At the sound of his name, the man on the ground stirred. He lifted his head and looked wildly round the room. He had been badly battered about the face and head with a pistol or a cosh. His control was shot to pieces. When his eyes lit on the familiar face of Bond, he looked astonished, then, as if a lifebuoy had been thrown to him, he said hoarsely, "Thank God, James. Tell 'em it's me! Tell 'em I'm from Universal Export. In Zurich. You know! For God's sake, James! Tell 'em I'm O.K.' His head fell forward on the carpet.

The Count's head slowly turned towards Bond. The opaque green eyes caught the pale light from the window and glinted whitely. The tight, face-lifted smile was grotesquely horrible. 'You know this man, Sir Hilary?'

Bond shook his head sorrowfully. He knew he was pronouncing the death sentence on Campbell. 'Never seen him before in my life. Poor chap. He sounds a bit daft to me. Concussed, probably. Why not ship him down to a hospital in the valley? He looks in a pretty bad way.'

'And Universal Export?' The voice was silky. 'I seem to have heard that name before.'

'Well, I haven't,' said Bond indifferently. 'Never heard of it.' He reached in his pocket for his cigarettes, lit one with a dead steady hand.

The Count turned back to the guards. He said softly, 'Zur Befragungszelle.' He nodded his dismissal. The two guards bent down and hauled Campbell up by his armpits. The hanging head raised itself, gave one last terrible look of appeal a{ Bond. Then the man who was Bond's colleague was hustled out of the room and the door was closed softly behind his dragging feet.

To the interrogation cell! That could mean only one thing, under modern methods, total confession! How long would Campbell hold out for? How many hours had Bond got left?

'I have told them to take him to the sick-room. He will be well looked after.' The Count looked from the papers on his desk to Bond. 'I am afraid this unhappy intrusion has interfered with my train of thought, Sir Hilary. So .perhaps you will forgive me for this morning?'

'Of course, of course. And, regarding your proposition, that we should work a little more closely together on your interests, I can assure you, Count, that I find it most interesting.' Bond smiled conspiratorially. 'I'm sure we could come to some satisfactory arrangement.'

'Yes? That is good.' The Count linked his hands behind his head and gazed for a moment at the ceiling and then, reflectively, back at Bond. He said casually, 'I suppose you would not be connected in any way with the British Secret Service, Sir Hilary?'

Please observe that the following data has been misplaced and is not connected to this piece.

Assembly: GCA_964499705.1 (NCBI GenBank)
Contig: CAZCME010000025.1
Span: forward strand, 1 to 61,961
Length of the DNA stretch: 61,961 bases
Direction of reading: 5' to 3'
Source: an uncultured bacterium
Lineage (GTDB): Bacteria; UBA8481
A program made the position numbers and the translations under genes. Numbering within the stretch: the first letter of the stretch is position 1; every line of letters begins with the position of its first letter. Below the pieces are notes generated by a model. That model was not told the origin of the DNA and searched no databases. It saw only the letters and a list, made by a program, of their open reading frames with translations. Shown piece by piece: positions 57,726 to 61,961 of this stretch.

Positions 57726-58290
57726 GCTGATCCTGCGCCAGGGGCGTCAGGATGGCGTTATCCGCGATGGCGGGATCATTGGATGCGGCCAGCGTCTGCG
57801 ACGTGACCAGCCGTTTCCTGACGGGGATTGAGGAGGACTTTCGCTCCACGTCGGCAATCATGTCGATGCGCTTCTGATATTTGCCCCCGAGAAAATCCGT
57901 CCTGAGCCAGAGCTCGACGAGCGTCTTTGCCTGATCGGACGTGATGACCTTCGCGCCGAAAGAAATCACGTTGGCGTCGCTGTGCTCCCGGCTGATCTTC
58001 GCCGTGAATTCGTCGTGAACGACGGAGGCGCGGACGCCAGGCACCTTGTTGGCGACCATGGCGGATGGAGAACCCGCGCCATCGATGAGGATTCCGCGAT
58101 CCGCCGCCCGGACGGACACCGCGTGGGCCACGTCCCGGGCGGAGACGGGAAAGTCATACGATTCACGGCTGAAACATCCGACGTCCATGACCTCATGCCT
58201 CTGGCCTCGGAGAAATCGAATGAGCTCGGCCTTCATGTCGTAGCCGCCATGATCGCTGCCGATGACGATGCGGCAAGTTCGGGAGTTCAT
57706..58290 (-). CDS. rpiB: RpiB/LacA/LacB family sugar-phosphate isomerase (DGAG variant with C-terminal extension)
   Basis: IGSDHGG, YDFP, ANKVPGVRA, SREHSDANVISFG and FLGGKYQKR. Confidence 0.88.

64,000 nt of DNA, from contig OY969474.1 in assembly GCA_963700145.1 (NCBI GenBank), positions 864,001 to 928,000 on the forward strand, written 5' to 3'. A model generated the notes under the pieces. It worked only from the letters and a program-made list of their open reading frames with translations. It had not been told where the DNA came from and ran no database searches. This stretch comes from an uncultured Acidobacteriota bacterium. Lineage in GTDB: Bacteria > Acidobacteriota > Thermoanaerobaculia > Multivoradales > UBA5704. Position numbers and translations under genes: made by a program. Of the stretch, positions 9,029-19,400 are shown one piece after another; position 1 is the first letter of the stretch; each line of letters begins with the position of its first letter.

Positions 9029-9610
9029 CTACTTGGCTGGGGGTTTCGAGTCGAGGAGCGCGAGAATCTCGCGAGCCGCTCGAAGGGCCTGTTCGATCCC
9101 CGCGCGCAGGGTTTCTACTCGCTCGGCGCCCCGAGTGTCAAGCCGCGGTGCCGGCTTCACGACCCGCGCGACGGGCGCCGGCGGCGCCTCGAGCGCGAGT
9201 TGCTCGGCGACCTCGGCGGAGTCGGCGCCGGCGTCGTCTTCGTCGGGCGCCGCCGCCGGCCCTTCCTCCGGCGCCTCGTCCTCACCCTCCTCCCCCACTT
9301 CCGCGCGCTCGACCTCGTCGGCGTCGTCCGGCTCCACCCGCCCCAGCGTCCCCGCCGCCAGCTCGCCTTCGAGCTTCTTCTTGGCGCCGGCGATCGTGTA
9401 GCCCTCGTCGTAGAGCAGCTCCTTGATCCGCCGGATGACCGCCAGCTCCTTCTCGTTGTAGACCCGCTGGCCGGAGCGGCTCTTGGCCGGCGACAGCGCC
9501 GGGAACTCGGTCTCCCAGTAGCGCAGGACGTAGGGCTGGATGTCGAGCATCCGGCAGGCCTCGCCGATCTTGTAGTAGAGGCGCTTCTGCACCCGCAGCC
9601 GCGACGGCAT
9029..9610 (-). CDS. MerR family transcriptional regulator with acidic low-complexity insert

Bond laughed out loud. The laugh was a reflex, forced out of him by tension.' Good God, no! Didn't even know we had one. Didn't all that sort of thing go out with the end of the war?' Bond chuckled to himself, fatuously amused. 'Can't quite see myself running about behind a false moustache. Not my line of country at all. Can't bear moustaches.'

The Count's unwavering smile did not seem to share Bond's amusement. He said coldly, 'Then please forget my question, Sir Hilary. The intrusion by this man has made me over-suspicious. I value my privacy up here, Sir Hilary. Scientific research can only be pursued in an atmosphere of peace.'

'I couldn't agree more.' Bond was effusive. He got to his feet and gathered up his papers from the desk. 'And now I must get on with my own research work. Just getting into the fourteenth century. I think I shall have some interesting data to show you tomorrow, Count.'

The Count got politely to his feet and Bond went out of the door and along the passage.

He loitered, listening for any sound. There was none, but half-way down the corridor one of the doors was ajar. A crack of blood-red light showed. Bond thought, I've probably had it anyway. In for a penny, in for a pound! He pushed the door open and stuck his head into the room. It was a long, low laboratory with a plastic-covered work-bench extending its whole length beneath the windows, which were shuttered. Dark red light, as in a film-developing chamber, came from neon strips above the cornice. The bench was littered with retorts and test-tubes, and there were line upon line of test-tubes and phials containing a cloudy liquid in racks against the far wall. Three men in white, with gauze pads over the bottoms of their faces and white surgical caps over their hair, were at work, absorbed. Bond took in the scene, a scene from a theatrical hell, withdrew his head, and walked on down the corridor and out into what was now a driving snowstorm. He pulled the top of his sweater over his head and forced his way along the path to the blessed warmth of the club-house. Then he walked quickly to his room, closed the door, and went into the bathroom and sat down on his usual throne of reflection and wondered what in God's name to do.

Could he have saved Campbell? Well, he could have had a desperate shot at it. 'Oh, yes. I know this man. Perfectly respectable chap. We used to work for the same export firm, Universal, in London. You look in pretty bad shape, old boy. What the devil happened?' But it was just as well he hadn't tried. As cover, solid cover, Universal was 'brule' with the pros. It had been in use too long. All the secret services in the world had penetrated it by now. Obviously Blofeld knew all about it. Any effort to save Campbell would simply have tied Bond in with him. There had been no alternative except to throw him to the wolves. If Campbell had a chance to get his wits back before they really started on him, he would know that Bond was there for some purpose, that his disavowal by Bond was desperately important to Bond, to the Service. How long would he have the strength to cover for Bond, retrieve his recognition of Bond? At most a few hours. But how many hours? That was the vital question. That and how long the storm would last. Bond couldn't possibly get away in this stuff. If it stopped, there might be a chance, a damned slim one, but better than the alternatives, of which, if and when Campbell talked, there was only one - death, probably a screaming death.